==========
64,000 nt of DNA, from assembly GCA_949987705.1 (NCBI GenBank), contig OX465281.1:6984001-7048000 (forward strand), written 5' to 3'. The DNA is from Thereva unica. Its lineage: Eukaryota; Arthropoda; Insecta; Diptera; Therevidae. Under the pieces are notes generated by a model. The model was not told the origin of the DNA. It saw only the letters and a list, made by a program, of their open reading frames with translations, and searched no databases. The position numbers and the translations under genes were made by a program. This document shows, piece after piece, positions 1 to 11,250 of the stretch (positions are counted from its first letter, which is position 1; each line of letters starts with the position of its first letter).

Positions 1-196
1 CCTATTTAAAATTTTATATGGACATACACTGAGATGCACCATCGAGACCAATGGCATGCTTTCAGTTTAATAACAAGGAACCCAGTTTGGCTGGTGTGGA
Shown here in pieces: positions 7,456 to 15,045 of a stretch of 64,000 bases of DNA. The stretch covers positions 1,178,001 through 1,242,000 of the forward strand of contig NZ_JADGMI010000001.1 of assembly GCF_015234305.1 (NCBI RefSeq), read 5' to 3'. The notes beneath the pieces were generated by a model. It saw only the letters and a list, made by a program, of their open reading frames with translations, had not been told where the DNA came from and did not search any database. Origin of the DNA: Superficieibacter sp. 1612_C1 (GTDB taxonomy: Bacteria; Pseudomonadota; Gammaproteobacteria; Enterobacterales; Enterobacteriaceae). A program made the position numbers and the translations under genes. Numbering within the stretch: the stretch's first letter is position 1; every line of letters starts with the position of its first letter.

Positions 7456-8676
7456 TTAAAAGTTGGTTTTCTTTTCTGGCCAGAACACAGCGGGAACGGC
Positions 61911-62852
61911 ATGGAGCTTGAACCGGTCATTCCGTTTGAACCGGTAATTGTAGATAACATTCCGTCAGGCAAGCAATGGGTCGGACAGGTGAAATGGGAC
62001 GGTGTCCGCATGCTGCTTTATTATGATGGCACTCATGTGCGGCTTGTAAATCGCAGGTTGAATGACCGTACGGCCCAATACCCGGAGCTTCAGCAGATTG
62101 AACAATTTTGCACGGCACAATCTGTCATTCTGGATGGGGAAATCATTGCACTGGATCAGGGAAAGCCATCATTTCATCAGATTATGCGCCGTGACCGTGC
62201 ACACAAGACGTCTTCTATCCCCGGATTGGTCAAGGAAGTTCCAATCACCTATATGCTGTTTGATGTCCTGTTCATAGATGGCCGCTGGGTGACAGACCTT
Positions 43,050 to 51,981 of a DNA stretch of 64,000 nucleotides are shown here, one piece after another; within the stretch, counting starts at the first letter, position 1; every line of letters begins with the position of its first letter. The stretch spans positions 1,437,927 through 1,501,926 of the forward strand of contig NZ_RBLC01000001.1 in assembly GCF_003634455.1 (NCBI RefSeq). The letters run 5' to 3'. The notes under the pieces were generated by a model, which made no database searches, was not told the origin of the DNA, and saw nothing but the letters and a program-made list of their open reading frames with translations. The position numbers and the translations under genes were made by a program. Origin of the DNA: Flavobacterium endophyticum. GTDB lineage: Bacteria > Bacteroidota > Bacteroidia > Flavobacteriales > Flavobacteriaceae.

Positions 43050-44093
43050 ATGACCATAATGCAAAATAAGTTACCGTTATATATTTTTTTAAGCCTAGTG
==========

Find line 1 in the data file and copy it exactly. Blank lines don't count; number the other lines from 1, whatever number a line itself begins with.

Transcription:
64,000 nt of DNA, from assembly GCA_949987705.1 (NCBI GenBank), contig OX465281.1:6984001-7048000 (forward strand), written 5' to 3'. The DNA is from Thereva unica. Its lineage: Eukaryota; Arthropoda; Insecta; Diptera; Therevidae. Under the pieces are notes generated by a model. The model was not told the origin of the DNA. It saw only the letters and a list, made by a program, of their open reading frames with translations, and searched no databases. The position numbers and the translations under genes were made by a program. This document shows, piece after piece, positions 1 to 11,250 of the stretch (positions are counted from its first letter, which is position 1; each line of letters starts with the position of its first letter).